First-time buyer stamp duty doubles in five years
Halifax, the UK’s largest mortgage lender, has published new figures showing that stamp duty for first-time buyers has almost doubled in the past five years, to an average of £1,751.
Between 2002 and 2007, the average amount of the duty paid by first-time buyers increased by 82%.
In the south, one-fifth of first-time buyers now pay the tax at the rate of 3%, raising the cost of a first home by a minimum of £7,500.
In 2002, only one in 50 first-time buyers bought property costing over £250,000, the point at which the higher rate threshold applies.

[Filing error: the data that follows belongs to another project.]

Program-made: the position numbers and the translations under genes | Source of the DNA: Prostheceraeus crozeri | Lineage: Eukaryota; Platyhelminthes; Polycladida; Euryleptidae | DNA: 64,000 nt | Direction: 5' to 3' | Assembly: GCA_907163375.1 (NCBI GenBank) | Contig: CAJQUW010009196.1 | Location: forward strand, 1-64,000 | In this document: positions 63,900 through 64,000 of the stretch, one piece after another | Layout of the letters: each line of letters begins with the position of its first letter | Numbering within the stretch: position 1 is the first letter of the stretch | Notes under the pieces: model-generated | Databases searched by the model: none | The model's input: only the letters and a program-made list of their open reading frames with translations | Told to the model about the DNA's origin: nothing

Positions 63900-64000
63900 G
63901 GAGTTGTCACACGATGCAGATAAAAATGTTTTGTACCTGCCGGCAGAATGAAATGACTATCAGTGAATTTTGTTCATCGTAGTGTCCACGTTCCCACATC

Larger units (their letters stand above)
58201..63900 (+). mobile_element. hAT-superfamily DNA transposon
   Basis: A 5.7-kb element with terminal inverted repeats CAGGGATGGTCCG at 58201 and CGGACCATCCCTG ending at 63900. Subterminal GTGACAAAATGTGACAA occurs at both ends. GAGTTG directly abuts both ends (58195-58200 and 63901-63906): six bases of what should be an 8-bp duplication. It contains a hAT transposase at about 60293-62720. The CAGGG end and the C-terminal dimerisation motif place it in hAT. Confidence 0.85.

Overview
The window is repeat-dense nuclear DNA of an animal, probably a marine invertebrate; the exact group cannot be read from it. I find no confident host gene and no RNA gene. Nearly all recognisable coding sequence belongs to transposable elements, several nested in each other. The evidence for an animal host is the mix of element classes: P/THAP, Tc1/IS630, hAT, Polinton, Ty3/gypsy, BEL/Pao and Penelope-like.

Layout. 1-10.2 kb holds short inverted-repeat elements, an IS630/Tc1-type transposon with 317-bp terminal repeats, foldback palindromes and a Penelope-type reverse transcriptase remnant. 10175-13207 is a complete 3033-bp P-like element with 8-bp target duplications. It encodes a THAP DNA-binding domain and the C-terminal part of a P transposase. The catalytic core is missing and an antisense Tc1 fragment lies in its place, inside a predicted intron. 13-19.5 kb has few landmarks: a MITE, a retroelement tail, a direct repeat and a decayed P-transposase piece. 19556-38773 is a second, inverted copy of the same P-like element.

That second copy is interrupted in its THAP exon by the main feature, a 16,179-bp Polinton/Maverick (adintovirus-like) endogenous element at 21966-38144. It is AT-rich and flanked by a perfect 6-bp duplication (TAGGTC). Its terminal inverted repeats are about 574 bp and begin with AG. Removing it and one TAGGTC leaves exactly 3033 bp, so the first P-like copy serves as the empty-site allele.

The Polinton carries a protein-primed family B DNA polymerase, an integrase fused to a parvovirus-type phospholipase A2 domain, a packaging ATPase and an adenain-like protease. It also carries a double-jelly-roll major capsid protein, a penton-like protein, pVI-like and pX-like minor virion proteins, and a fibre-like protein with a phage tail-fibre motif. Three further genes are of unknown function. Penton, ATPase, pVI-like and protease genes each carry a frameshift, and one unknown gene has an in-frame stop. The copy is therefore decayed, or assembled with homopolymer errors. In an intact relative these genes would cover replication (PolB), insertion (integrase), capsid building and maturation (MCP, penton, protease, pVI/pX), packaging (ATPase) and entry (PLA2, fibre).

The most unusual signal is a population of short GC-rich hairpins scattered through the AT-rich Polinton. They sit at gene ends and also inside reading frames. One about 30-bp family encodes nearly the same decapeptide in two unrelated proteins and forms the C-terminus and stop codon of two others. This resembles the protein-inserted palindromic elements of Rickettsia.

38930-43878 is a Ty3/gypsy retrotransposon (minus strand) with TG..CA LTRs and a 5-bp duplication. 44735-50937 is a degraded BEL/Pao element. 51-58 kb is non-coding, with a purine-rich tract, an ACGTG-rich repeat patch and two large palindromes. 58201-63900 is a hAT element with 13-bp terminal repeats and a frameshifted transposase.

In London, where property inflation has been at its highest, the average bill has risen to £8,675.
In the capital, the south-east, the south-west and East Anglia the majority of first-time buyers now pay the tax, which applies at the lower rate of 1% on homes worth over £125,000.
A number of professional organisations are currently petitioning the Chancellor of the Exchequer, Alistair Darling, to use this week’s Budget to reduce stamp duty for buyers looking for their first home, however, last year the tax provided revenue of £6.4 billion.